10 Mysterious Illnesses

From an unexplained, creepy, crawly skin condition to a disorder that makes people want to eat paper and dirt — we run down some of the most mysterious ailments

  • https://a57.foxnews.com/static.foxnews.com/foxnews.com/content/uploads/2018/09/918/516/f28208a1-NewBrain.jpg?ve=1&tl=1

    Brain 2

    Foreign Accent Syndrome Foreign accent syndrome is an extremely rare neurological disorder in which a person starts speaking with a different accent. It occurs after a severe brain injury or stroke. Only a few dozen cases have been reported worldwide, with the most recent one in Oregon.
  • https://a57.foxnews.com/static.foxnews.com/foxnews.com/content/uploads/2018/09/918/516/Morgellons.jpg?ve=1&tl=1

    Morgellons Disease

    Morgellons Disease Verna Gallagher, who claims to be suffering from a rare infliction called, Morgellons, points to a sore on her skin. Gallagher believes her condition was caused by bugs under her skin. This mysterious illness displays almost sci-fi symptoms: Sufferers complain of intensely creepy-crawly skin and odd fibrous strands, which protrude from open wounds. Some medical experts blame the "disease" on psychotic delusions, but others say the symptoms are very real.
  • https://a57.foxnews.com/static.foxnews.com/foxnews.com/content/uploads/2018/09/918/516/BurningMouthSyndrome.jpg?ve=1&tl=1

    Burning Mouth Syndrome

    Burning Mouth Syndrome Burning mouth syndrome causes chronic burning pain in your mouth. The pain from burning mouth syndrome may affect your tongue, gums, lips, inside of your cheeks, roof of your mouth, or widespread areas of your whole mouth, according to the Mayo Clinic. The pain can be severe, as if you scalded your mouth. Unfortunately, the cause of this condition can't be determined, but treatment options are available, according to the Mayo Clinic website.
  • https://a57.foxnews.com/static.foxnews.com/foxnews.com/content/uploads/2018/09/918/516/d072b5c2-RestlessLegSyndrome.jpg?ve=1&tl=1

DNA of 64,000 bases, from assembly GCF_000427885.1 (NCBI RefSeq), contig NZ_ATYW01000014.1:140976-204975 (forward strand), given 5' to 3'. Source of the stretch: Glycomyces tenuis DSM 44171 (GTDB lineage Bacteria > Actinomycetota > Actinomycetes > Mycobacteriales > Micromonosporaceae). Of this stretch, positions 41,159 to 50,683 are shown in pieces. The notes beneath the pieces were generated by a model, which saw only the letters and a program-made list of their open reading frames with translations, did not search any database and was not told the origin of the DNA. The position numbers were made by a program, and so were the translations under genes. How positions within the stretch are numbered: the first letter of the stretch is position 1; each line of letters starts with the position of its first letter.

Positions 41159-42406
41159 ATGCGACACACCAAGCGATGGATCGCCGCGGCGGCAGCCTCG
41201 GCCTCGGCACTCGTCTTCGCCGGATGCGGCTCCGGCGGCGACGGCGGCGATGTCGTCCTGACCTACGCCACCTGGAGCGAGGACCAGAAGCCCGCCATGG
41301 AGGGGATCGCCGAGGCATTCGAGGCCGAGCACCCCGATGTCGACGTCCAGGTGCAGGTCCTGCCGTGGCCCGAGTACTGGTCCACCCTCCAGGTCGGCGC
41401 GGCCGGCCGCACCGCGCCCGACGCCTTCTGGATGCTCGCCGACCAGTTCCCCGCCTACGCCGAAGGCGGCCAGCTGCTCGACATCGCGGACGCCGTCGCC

Restless Leg Syndrome

    Restless Leg Syndrome Restless legs syndrome (RLS) is a neurological disorder that affects an estimated 12 million Americans. Patients suffering from RLS are plagued by uncomfortable sensations in the legs and an uncontrollable urge to move when resting in an effort to relieve the discomfort.  These unpleasant sensations are often described by sufferers as a burning, creeping, tugging, or insect-like crawling inside the legs that range in severity from irritating to extremely painful. The strangest thing about this condition is that lying down or relaxing actually activates symptoms, and it is often misdiagnosed because many doctors attribute symptoms to nervousness, insomnia, stress, arthritis, muscle cramps or aging.
  • https://a57.foxnews.com/static.foxnews.com/foxnews.com/content/uploads/2018/09/918/516/CommonCold.jpg?ve=1&tl=1

    Common Cold

    The Common Cold Sneezing, sniffling, sore throat and coughing. A cold is probably the most common illness. In fact, in the U.S., people suffer an estimated 1 billion colds every year. Here's the kicker... there are plenty of remedies, but no cure.
  • https://a57.foxnews.com/static.foxnews.com/foxnews.com/content/uploads/2018/09/918/516/GenitalArousalDisorder.jpg?ve=1&tl=1